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2 of 2 people found the following review helpful
5.0 out of 5 stars Falla's finest!, 5 Aug 2011
This review is from: The Craft of Fiction: How to Become a Novelist (Aber Creative Writing Guides) (Paperback)
I am really a keen reader, not a writer, and I thoroughly enjoyed this piece of serious work. I bought it simply because I have read two of the authors previous novels, Blue Poppies and Poor Mercy, and loved them both. The craft of fiction is a book about books, whether you are interested in writing or not. I would recommend it blindly to anyone interested in literature. From the classics (Leo Tolstoy and Thomas Mann) to the more contemporaneous writers (Vargas LLosa, Munoz Molina), the author seems to pull from under his sleeve seemingly endless examples to inform his well structured narrative. I was impressed by his wisdom and its ability to explain his points in a very clear and concise manner. The book transpires love and passion for literature and an honest will of sharing the intricacies and secrets of writing novels and having them published. It is clearly not written for the opportunist and commercially orientated writer but I am sure will serve well as guide for the more serious and dedicated professional. Wonderful!
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1 of 1 people found the following review helpful
5.0 out of 5 stars A wonderfully clear and concise guide to writing fiction, 3 July 2013
This review is from: The Craft of Fiction: How to Become a Novelist (Aber Creative Writing Guides) (Paperback)
There is no shortage of 'how-to' books in the world of creative writing, but few are as well written, well structured and coherent as Jonathan Falla's 'The Craft of Fiction'. This comprehensive guide looks at every angle of fiction writing, from the sources of inspiration and plot archtypes through characterisation and conflict creation to types of genre and how to edit. Falla's style is crisp and clear, his examples informative and eminently helpful; I found his analysis of Casablanca's three-act structure revelatory and something that I can easily adapt and use in my own teaching. This is a great little book - it should be a classic in its field.
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1 of 1 people found the following review helpful
4.0 out of 5 stars Real professional craft, 26 Jun 2011
This review is from: The Craft of Fiction: How to Become a Novelist (Aber Creative Writing Guides) (Paperback)
Out of all the fiction guides, this would be my choice. This is by someone who has published novels, made mistakes, won prizes, learned the hard way, and above all really loves literature - not just chick lit or the latest fashionable thrillers, but all good literature, the great tradition. It's great to have examples that put Thomas Hardy, Michel Faber, the Hound of the Baskervilles, Steig Larsson's 'Girl with the Dragon Tattoo', Catherine O'Flynn and Chaucer all together when it comes to discussing sound narrative techniques; that really shows that he knows what he's talking about. Excellent examination of things like dialogue, descriptions, structure - most of what you need to know, and written for grown-ups. Really intelligently written, actually, and funny.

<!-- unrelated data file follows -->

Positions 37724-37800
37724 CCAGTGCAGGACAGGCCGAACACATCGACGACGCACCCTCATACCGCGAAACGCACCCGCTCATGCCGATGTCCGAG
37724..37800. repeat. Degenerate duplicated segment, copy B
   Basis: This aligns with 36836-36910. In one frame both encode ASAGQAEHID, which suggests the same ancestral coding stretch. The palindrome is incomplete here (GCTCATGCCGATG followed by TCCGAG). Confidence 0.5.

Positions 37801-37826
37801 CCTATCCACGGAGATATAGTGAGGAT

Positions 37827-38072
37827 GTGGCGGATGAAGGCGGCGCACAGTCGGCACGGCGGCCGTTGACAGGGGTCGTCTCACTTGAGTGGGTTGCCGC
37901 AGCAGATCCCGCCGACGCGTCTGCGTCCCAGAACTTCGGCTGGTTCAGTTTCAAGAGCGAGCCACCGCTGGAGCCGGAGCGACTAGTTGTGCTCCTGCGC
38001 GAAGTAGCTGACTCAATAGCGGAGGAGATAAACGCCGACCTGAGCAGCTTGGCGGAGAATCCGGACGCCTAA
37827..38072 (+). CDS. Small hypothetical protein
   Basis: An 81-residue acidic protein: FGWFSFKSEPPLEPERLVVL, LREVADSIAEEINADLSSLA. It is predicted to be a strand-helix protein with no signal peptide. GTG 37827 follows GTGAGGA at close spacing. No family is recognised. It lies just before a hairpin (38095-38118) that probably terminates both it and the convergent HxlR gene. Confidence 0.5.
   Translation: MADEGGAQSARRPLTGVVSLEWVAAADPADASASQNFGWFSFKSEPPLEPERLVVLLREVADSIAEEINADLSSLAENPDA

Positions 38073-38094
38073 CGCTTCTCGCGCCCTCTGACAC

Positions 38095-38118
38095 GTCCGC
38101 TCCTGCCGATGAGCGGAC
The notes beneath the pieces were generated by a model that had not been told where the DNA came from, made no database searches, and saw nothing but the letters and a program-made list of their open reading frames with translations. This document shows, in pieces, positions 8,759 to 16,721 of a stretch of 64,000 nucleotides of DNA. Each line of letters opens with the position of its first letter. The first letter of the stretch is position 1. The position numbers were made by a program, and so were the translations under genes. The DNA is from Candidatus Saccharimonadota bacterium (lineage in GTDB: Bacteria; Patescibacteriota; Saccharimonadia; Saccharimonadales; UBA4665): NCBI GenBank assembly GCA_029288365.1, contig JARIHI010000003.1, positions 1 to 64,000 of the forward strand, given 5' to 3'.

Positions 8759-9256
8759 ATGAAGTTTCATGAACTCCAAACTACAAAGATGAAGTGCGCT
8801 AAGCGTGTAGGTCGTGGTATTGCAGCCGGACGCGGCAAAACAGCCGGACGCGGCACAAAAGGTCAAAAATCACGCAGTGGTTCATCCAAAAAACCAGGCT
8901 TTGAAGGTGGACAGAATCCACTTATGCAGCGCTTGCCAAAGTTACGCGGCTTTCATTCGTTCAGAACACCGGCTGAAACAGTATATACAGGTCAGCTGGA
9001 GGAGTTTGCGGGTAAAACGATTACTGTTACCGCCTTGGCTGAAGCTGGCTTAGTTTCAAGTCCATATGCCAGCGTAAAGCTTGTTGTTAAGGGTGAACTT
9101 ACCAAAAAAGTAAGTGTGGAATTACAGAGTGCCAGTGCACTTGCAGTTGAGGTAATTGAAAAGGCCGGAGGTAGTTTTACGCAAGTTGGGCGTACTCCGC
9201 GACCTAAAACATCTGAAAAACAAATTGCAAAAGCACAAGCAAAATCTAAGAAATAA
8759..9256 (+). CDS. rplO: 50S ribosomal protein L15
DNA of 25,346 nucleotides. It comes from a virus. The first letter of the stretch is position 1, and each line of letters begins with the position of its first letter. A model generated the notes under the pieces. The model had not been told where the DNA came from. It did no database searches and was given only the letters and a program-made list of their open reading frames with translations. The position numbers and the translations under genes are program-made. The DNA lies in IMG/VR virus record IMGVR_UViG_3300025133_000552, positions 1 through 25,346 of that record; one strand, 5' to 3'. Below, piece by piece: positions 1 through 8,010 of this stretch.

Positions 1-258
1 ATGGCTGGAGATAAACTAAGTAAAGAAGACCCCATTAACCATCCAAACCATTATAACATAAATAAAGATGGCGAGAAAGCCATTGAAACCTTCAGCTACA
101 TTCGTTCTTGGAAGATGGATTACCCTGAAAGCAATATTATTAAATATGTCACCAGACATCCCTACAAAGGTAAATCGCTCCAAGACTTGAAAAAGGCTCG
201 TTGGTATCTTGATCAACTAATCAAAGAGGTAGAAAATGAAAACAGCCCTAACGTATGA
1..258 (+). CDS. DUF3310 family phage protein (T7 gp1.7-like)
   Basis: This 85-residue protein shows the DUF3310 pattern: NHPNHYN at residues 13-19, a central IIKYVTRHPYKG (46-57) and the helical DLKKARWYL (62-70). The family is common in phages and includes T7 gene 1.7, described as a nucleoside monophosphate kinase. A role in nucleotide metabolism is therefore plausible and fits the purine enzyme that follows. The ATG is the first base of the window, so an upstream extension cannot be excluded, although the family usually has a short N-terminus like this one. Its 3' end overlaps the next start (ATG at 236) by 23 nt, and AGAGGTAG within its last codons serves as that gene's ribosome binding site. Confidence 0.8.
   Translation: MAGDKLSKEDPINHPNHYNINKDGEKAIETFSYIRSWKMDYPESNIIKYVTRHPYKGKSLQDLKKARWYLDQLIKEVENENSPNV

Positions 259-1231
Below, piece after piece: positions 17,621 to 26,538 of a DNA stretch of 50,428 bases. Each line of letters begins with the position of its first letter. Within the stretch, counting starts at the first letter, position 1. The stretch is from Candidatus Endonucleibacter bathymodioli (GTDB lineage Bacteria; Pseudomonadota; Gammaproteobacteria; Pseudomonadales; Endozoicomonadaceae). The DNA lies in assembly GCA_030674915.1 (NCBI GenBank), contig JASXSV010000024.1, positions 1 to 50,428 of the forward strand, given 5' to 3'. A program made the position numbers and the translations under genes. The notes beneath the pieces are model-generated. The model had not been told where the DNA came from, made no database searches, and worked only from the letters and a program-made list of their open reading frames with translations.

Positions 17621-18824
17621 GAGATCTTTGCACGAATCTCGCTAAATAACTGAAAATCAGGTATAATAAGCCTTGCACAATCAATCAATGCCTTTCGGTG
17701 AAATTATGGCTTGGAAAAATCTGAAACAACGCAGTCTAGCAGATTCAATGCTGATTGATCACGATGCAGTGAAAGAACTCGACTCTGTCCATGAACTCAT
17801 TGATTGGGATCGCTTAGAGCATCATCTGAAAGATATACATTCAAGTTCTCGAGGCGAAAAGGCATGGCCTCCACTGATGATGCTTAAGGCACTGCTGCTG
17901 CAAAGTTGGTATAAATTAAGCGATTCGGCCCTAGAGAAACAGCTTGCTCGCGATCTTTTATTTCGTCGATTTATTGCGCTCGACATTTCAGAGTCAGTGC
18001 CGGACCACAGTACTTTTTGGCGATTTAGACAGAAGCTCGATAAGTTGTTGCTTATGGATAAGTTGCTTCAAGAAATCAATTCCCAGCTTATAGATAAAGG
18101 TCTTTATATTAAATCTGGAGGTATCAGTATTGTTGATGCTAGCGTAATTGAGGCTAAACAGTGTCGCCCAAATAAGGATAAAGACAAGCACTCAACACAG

I'd like to see the book expanded some day. I don't know that I agree with everything he says (e.g. on film and fiction) but you feel you're having an intelligent conversation here.
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1 of 1 people found the following review helpful
4.0 out of 5 stars A Good Introduction to the Craft, 17 April 2011
By 
J. Everington (Nottingham, UK) - See all my reviews
(REAL NAME)   
This review is from: The Craft of Fiction: How to Become a Novelist (Aber Creative Writing Guides) (Paperback)
This book is aimed at the wannabe novelists amongst us; it has sections on story arcs, using interior and exterior scenes, dialogue, converting your real life into writing (which has an interesting take on the standard 'write what you know' line - as the author rightly points out, you may be too close to what you know to make the necessary cuts and changes to turn it into art). It's written in an easy read style, informal but not annoyingly chatty. The examples from known and less well know books are well judged. I particularly liked the Robert Louis Stevenson story of just 49 words.

As with all books of this type, there will be bits that people disagree with - but because the book's arguments are plausible you have to think why you disagree, and in doing so learn more about what you actually think yourself.

The only real negatives for me were that there was very little on actual, line by line writing: how to write a good sentence. Also the section on short stories seemed slightly too, well, short - especially when it started with a section titled 'Why Bother?'